Cyber Tools to Aid Understanding of the Medieval French Book Trade
Cyber Connoisseurship

The Art History, French and Medieval Studies programs at the University of Illinois are working together with NCSA to develop cyber tools for analyzing the visual imagery embedded in several early manuscripts of Jean Froissart's Chronicles, which have been successfully digitalized and mounted on the web and are available through Virtual Vellum (see also Virtual Vellum Overview). With the collaboration of a team at the University of Illinois and several European institutions, they have developed cyber tools for analyzing the visual imagery embedded in manuscripts.

Art historians have long used the practice of connoisseurship (a careful visual examination of a given work) to identify artistic hands. A central tenet of the approach is the assumption that, while artists might vary their general compositions, they will always consistently draw or paint routine elements, such as ears, eyes, hands, and drapery. The tools developed aid this endeavor by sorting large collections of data and enabling comparisons of colors, thus making it easier to differentiate between artists working in a similar style.

We use the term Cyber connoisseurship narrowly to describe the process of understanding through digital techniques and tools how artistic practice worked among manuscript producers in the late Middle Ages.

im1 im2 im3 im4 im5 im6 im7 im8 im9

Our goal is to provide insight into both the construction of these specific Froissart manuscripts, and more broadly, the functioning of the medieval Parisian book trade. Through computer analysis of manuscripts and sorting of artistic hands, art historians gain an understanding of how groups of artists collaborated to create manuscript illuminations. They are able to identify artists that work together on a single project and in different combinations on several projects. The tools developed are available for downloading on the ISDA NCSA download web page. The tools have also become a part of the coordinated effort between the Medieval Studies at the University of Illinois, and the University of Sheffield, UK. The goal is to share access to data via Virtual Vellum hosted by the University of Sheffield over the Worldwide Universities Network, as well as to share software tools so that they may be applied to other families of manuscripts.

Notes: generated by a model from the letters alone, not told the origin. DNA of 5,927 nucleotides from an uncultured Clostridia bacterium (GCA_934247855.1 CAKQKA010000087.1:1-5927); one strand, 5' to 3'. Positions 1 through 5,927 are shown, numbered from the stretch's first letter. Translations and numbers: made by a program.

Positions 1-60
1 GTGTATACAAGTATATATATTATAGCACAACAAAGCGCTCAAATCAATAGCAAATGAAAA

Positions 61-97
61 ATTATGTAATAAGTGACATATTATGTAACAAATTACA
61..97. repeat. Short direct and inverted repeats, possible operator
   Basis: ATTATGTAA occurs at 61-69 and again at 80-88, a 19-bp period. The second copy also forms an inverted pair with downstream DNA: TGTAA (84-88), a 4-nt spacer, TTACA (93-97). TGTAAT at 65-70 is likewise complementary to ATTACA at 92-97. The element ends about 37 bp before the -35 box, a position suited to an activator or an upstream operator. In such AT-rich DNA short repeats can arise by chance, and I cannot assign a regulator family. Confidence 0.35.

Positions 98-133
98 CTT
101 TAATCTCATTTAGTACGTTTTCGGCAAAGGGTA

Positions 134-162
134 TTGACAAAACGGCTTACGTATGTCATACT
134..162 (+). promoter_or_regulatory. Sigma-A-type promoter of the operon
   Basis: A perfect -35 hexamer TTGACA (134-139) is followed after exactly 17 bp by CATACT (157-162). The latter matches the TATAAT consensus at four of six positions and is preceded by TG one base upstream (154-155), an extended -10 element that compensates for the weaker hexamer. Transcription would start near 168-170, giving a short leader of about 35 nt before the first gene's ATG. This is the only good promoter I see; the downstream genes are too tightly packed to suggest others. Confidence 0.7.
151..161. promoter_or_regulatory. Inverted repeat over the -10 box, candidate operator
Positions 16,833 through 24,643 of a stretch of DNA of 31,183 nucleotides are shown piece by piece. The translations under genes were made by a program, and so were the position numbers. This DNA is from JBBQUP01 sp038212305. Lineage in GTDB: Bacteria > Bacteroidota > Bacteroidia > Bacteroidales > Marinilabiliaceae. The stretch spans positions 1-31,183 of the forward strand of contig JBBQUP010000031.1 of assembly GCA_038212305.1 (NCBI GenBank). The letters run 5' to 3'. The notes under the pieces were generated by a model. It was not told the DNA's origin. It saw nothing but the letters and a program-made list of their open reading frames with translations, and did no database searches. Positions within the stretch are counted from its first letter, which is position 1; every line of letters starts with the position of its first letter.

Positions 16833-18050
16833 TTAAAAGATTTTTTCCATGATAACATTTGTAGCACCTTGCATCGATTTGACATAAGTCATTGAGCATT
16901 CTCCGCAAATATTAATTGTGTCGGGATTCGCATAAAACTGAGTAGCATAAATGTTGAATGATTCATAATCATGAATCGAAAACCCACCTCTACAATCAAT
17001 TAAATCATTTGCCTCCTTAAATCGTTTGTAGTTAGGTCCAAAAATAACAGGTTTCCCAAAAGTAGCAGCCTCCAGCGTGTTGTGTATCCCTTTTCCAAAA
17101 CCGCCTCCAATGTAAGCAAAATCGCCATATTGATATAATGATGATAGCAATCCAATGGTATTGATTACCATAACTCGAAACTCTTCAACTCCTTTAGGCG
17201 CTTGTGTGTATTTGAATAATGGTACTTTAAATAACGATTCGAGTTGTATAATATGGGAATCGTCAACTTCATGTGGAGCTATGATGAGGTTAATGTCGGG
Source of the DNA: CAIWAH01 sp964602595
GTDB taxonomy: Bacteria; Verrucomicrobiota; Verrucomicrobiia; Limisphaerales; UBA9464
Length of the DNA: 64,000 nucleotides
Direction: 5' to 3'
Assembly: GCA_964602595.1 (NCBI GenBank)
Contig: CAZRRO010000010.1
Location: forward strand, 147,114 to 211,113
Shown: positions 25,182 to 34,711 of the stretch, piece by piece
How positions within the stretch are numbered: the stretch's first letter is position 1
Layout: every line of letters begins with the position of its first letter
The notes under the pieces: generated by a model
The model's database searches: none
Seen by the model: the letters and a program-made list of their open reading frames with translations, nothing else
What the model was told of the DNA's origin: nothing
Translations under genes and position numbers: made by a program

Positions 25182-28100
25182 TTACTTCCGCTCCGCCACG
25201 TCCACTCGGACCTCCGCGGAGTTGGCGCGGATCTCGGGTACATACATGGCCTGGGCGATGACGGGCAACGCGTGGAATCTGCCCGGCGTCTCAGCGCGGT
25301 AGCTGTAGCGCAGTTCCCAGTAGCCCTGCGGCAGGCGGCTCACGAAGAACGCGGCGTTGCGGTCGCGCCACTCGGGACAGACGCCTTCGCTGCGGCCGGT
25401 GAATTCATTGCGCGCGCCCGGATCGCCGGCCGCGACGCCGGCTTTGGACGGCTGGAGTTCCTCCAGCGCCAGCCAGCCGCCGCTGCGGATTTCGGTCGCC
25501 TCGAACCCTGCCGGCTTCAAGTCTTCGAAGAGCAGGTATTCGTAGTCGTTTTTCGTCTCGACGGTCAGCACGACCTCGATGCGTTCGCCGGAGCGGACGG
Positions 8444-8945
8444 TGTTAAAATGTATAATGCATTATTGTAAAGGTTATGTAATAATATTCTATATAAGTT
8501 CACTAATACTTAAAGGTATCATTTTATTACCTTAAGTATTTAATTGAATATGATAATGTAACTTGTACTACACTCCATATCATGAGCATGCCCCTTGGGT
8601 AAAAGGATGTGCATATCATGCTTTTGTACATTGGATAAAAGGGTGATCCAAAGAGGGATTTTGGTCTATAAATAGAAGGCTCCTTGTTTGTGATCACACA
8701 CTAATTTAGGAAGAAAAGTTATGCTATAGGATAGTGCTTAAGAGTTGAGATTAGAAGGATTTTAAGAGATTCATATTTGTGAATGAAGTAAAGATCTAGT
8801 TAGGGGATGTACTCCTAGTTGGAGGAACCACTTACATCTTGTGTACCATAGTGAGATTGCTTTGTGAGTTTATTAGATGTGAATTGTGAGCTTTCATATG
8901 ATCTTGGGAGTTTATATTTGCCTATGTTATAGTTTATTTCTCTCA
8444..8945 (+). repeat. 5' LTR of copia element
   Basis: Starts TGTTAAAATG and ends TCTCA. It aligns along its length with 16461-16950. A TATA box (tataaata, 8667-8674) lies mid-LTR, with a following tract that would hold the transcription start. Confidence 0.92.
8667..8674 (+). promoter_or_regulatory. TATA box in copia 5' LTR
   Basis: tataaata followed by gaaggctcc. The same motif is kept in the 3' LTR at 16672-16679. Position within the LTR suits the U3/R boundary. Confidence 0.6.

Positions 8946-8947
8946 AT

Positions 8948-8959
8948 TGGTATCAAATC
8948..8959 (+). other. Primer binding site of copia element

Color based artistic hand analyses of historical illuminations from Froissart's manuscripts

Using the Im2Learn tool, a color fingerprint for each artist may be identified by obtaining the color characteristics in one of many color spaces. Our initial experiments indicate that saturation and value levels in the HSV color space leads to the most discriminating characteristics of artistic hands. While this process initially required the manual segmentation of a region and search for the most discriminating color space, the development of our algorithms as both refined and largely automated the process.


Figure 1: Digital images were obtained from the rich corpus collected by the Online Froissart project (and accessible via Virtual Vellum). All of the digital surrogates analyzed for this project were captured using consistently applied image capture and handling protocols.


Figure 2: The Im2Learn tool successfully segments selected areas of an illumination for color space analysis. Here, a figure has been cropped from the larger composition and is prepared for segmentation and analysis.